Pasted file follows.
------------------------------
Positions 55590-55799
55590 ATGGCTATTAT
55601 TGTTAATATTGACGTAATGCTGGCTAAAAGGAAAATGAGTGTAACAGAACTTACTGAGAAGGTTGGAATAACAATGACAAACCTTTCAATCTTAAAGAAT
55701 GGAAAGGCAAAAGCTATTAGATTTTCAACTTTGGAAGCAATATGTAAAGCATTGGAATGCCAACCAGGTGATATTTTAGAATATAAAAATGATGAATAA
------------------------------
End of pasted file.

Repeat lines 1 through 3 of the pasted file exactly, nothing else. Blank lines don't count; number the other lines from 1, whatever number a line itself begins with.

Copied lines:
Positions 55590-55799
55590 ATGGCTATTAT
55601 TGTTAATATTGACGTAATGCTGGCTAAAAGGAAAATGAGTGTAACAGAACTTACTGAGAAGGTTGGAATAACAATGACAAACCTTTCAATCTTAAAGAAT